Physical and Molecular Principles Governing Cytoskeletal Organization
Group leader : A. Michelot
Our team has two main objectives. Our first aim is to understand some of the basic physical and biochemical principles governing cytoskeletal organization (principally actin) in eukaryotic cells. Our second aim is to understand how cells use different actin networks to perform a variety of cellular functions.
The transition of a tumor to malignancy is associated with many genetic and epigenetic modifications of its cells. For some cancers, it is established that part of these modifications corresponds to changes in the expression level of some proteins implicated in the regulation of the actin cytoskeleton. The actin cytoskeleton is playing a major role in controlling cells’ structural integrity and in their dynamics within tissues. As a consequence, cancer cells have altered motile and biomechanical properties, but these properties are also well adapted for their propagation during the formation of metastases.
The actin cytoskeleton is composed of dense filamentous networks. These networks are essential for a large number of cellular processes implicating the generation of forces, or the resistance to mechanical constraints, such as cell motility, adhesion or division. The reason why actin-based structures, all composed of filaments assembled from identical subunits, are able to perform many different functions is due to the fact that cells are able to organize actin filaments in a wide variety of structures. Each of these structures has specific geometrical, dynamical and rheological properties that are adapted for a given cellular process. The properties of each individual networks are constantly remodeled by specific sets of actin binding proteins (ABPs), that are responsible for the nucleation, crosslinking, and/or disassembly of the filaments.
In this context, our objective is to determine how cells can generate a variety of structures of actin filaments with defined properties, and with appropriate protein composition, from a common pool of cytoplasmic components. This global understanding will enable us to predict how misbalancing the equilibrium of the cell affects actin networks organizational, dynamical and mechanical properties.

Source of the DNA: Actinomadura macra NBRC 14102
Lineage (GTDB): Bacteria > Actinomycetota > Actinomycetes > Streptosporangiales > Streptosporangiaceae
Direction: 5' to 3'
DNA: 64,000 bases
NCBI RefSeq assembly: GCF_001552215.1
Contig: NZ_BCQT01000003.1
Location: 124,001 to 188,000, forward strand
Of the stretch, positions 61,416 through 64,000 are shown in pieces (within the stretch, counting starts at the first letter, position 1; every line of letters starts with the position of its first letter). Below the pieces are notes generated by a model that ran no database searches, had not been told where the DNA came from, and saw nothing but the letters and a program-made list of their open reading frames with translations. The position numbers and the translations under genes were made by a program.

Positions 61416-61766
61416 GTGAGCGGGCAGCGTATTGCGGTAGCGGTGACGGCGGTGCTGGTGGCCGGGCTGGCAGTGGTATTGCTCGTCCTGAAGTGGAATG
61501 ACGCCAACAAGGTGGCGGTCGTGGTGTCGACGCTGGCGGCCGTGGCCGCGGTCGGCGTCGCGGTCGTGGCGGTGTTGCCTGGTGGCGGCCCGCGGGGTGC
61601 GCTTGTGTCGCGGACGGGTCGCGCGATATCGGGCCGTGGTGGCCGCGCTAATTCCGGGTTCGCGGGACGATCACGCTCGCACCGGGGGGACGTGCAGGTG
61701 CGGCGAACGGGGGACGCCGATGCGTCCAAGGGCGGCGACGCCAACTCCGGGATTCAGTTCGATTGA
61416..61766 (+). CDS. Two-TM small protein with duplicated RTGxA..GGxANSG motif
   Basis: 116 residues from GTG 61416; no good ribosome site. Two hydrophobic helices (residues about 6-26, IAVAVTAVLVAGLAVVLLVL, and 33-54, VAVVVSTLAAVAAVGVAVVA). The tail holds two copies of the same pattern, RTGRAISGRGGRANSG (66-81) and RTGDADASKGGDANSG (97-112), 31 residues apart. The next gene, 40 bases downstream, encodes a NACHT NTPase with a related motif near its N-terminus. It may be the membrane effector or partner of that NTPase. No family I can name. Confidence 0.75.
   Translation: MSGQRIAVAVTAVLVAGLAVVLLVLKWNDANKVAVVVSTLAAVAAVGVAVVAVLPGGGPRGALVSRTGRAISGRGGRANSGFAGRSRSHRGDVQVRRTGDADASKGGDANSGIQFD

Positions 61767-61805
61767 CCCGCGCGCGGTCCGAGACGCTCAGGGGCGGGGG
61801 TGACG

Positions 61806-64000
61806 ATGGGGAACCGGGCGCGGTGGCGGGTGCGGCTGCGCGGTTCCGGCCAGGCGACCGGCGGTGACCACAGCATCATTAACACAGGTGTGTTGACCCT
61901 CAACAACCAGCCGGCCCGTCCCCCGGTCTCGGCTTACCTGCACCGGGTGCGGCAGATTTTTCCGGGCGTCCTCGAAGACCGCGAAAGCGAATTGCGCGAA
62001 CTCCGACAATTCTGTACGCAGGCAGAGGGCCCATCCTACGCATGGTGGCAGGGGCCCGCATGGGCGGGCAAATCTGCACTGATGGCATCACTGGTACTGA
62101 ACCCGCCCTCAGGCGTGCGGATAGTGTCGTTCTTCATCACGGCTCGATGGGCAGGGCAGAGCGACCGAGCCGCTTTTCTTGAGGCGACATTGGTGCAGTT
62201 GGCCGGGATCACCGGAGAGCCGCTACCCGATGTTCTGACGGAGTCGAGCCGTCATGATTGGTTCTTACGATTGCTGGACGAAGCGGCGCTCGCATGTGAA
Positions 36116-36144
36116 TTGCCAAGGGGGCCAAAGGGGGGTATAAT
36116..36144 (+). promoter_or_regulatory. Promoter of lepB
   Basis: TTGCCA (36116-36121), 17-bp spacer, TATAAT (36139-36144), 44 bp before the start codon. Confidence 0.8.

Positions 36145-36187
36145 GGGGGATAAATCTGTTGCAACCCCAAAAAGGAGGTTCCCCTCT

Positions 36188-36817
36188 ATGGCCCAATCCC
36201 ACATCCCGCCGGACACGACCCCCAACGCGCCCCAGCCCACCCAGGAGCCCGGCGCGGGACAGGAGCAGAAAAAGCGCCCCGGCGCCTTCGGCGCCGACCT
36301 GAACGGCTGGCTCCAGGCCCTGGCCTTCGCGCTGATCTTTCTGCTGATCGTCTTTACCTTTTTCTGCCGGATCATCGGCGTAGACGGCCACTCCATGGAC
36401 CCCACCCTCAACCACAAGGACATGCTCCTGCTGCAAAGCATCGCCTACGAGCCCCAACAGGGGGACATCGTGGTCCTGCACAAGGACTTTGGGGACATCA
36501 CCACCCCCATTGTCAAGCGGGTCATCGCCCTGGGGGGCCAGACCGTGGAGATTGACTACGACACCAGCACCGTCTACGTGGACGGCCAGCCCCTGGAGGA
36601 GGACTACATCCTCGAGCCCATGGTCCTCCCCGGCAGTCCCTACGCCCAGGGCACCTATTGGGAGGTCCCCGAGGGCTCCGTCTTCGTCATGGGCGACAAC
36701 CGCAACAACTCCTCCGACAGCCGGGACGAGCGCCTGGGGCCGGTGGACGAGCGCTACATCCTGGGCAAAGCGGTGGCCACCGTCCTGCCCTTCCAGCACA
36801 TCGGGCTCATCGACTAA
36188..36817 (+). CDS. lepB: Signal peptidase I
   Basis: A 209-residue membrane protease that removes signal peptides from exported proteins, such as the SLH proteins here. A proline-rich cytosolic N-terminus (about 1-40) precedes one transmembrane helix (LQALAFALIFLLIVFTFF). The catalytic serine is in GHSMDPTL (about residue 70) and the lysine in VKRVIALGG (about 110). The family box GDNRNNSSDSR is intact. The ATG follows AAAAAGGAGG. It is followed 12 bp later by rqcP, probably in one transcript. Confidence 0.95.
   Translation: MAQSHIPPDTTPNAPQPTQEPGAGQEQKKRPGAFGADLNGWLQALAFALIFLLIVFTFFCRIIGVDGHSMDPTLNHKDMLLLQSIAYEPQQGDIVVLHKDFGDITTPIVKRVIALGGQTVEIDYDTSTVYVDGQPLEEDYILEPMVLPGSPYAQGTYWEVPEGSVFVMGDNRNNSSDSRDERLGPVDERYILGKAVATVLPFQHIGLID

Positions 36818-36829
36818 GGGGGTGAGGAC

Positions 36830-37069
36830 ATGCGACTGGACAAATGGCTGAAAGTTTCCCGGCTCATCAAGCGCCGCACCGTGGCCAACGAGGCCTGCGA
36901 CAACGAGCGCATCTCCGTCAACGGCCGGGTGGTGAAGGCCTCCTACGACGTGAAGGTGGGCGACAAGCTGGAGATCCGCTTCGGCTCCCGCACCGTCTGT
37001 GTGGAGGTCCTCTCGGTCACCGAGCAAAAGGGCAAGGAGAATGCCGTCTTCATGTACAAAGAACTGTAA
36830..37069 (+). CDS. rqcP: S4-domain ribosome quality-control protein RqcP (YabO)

Self-organization of the actin cytoskeleton
To develop a working model, we are left with the complex question of what type of signaling may cells use to target precisely, spatially and temporally, multiple families of ABPs to the appropriate actin networks. Previously, we demonstrated that the local recruitment of specific actin nucleation promoting factor is sufficient to assemble from cell extracts actin networks of appropriate protein composition. This surprising observation indicates that recruitment of ABPs is not due to a specific signaling network, or as a local cellular context, such as pH or salt concentration, but on the contrary that the segregation of ABPs to appropriate structures is due to a fine-tuned biochemical regulation, although the underlying molecular mechanisms remain largely unknown.
Key regulators of actin filaments identity
Hence, what distinguishes different populations of actin filaments, although they are all assembled from identical actin subunits? In our projects, we are exploring several hypothesis to understand how identical actin filaments acquire a specific identity. In particular, recent research suggests that many proteins characterized previously as actin-filament bundling proteins may have an important function in giving actin filaments their identity. The decoration of actin filaments by subsets of actin binding protein may influence strongly the binding of others, through competitive or collaborative effects.